Go to the Globe and Mail homepage

Jump to main navigationJump to main content

Social Studies

Cats do impressions, beauty's drawback, help for hurt feelings Add to ...

Cats do impressions

"The cat-and-monkey encounter unfolded in Brazil's Reserva Florestal Adolpho Ducke in October, 2005, while [Fabio Rohe, a researcher with the Wildlife Conservation Society]and his colleagues were remotely monitoring eight squirrel-sized pied tamarins feeding in a ficus tree," Alan Boyle writes for MSNBC.com's Cosmic Log. "The sounds of tamarin babies in distress rang out from behind a clump of tangled vines. An adult male monkey climbed up and down the tree, trying to identify the source of the sound. In the meantime, the researchers saw where it was coming from: a margay cat, making its way toward the monkeys. The sentinel monkey dropped to the ground, keeping watch. Within minutes, four more monkeys followed. But as the cat closed in, the sentinel suddenly realized what was going on and emitted a high-pitched warning scream. The whole group of monkeys scattered, and the cat went away empty-pawed. … Other cats are said to imitate types of rodents known as agoutis and tinamou birds."

Time to retire

"An elderly gangster who struggled to stay awake while his turncoat son testified against him at his racketeering trial was convicted [last]Wednesday of charges that he shook down New York strip clubs and a pizzeria," Associated Press reports. "A jury in Brooklyn federal court found 93-year-old John (Sonny) Franzese - the reputed underboss of the Colombo organized-crime family and one-time acquaintance of Frank Sinatra - and three co-defendants guilty." Mr. Franzese had briefly dozed off on the first of his son's three days on the witness stand, prompting the Daily News to dub him the "Nod Father." He faces up to 20 years in prison, according to prosecutors.

Beauty's drawback

"An attractive person appears to be at a disadvantage in certain academic or workplace situations: specifically, if he or she is being evaluated by a member of the same sex," Tom Jacobs reports for Miller-McCune magazine. " 'Although physical attractiveness should have little to do with the way people evaluate scholarship applicants and job candidates, we found that both were affected by their level of physical attractiveness,' writes psychologist Maria Agthe of Ludwig-Maximilians-Universitat Munchen. In the Journal of Experimental Social Psychology, she contends this bias is 'rooted partly in the social threats and opportunities afforded by attractive people.' In other words, while our conscious minds are considering an applicant's skills and background, our unconscious minds are sizing him or her up as a romantic competitor."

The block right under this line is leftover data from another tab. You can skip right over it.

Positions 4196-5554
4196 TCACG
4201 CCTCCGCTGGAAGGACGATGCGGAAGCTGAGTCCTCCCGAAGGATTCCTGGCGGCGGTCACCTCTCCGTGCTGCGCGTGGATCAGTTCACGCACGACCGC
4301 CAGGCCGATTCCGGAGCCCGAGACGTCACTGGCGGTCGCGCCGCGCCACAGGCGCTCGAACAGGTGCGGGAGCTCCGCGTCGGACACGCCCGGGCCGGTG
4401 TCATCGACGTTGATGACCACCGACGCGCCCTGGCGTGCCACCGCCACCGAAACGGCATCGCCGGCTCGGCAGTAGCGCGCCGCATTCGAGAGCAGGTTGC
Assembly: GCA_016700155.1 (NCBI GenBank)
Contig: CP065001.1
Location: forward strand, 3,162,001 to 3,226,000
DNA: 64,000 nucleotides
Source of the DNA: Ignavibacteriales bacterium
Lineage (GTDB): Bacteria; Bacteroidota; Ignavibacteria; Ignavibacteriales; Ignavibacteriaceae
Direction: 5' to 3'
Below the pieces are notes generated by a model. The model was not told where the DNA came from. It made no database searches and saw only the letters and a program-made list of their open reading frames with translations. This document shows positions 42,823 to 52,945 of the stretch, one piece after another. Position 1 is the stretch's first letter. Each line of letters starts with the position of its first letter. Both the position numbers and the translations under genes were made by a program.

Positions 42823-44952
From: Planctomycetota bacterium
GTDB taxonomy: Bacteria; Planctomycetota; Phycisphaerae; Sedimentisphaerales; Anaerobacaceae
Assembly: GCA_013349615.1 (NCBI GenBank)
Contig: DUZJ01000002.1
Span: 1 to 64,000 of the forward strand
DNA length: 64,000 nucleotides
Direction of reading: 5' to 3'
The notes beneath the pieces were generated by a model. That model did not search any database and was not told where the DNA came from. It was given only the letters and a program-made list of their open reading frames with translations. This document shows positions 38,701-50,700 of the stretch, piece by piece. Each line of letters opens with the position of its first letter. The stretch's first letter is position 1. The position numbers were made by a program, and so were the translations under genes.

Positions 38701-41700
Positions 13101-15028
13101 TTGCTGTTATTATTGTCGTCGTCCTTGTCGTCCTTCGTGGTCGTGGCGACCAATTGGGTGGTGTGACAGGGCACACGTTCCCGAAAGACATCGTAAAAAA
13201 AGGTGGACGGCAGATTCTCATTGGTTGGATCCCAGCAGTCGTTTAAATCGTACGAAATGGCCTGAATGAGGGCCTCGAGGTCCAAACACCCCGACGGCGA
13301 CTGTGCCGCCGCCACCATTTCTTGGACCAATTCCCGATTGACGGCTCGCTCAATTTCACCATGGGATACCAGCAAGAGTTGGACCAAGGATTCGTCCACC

Puberty marches on

"The last 200 years have seen a big drop in the age of puberty in the West," Fiona Neill reports in Intelligent Life magazine. "In the Leipzig choir directed by J.S. Bach in the 1700s, the average age of voice break, a late marker of male puberty, was around 18. Between the mid-19th and mid-20th century, the average age for girls having their first period in America and northern Europe dropped from 17 to under 14."

We're watching you

"One evening, a British friend of mine, a journalist, came home to her apartment to find a gun lying on the floor outside her door, carefully aimed at her apartment," Julia Ioffe, a journalist living in Moscow, writes for The Daily Beast. "Terrified and not wanting to add her own fingerprints, she left it untouched in the hallway. When she left for work the following morning, the gun was gone. When another British journalist, who had just arrived in Moscow, began publishing stories on subjects unpopular with the government, such as how much money Putin had stashed away, things started to get a little weird. His children's toys were rearranged, their windows opened. Alarm clocks went off at ungodly hours. He wondered if he was just being paranoid. But when the British ambassador got involved and lodged an official complaint, the antics suddenly stopped. … Why rearrange furniture? Why leave windows open and ostentatiously read e-mail? It seems that the point is to make you paranoid, upset your balance and, most importantly, remind you that you are a guest of the Russian state."

Help for hurt feelings

"[P]ysical pain isn't the only kind of pain. Our feelings can also be hurt," Kevin Lewis writes in The Boston Globe. "So researchers wondered whether acetaminophen, which acts on the central nervous system, could blunt social pain, too. In one experiment, healthy college students were randomly assigned to take acetaminophen or a placebo twice a day for three weeks. Those who took acetaminophen reported experiencing significantly fewer hurt feelings." The study will appear in the journal Psychological Science.

Correction

The July 8 Thought du jour ("Sometimes I think we're alone …") is incorrectly attributed to Buckminster Fuller, write Judith and Garfield Reeves-Stevens. They add: "The quote is actually by Sir Arthur Clarke, which we directly confirmed when we used it in the script for our miniseries Race to Mars."

Thought du jour

"The real existence of an enemy upon whom one can foist off everything evil is an enormous relief to one's conscience. You can then at least say, without hesitation, who the devil is; you are quite certain that the cause of your misfortune is outside, and not in your own attitude."

- Carl Jung

 

In the know

Most popular video »

Highlights

More from The Globe and Mail

Most Popular Stories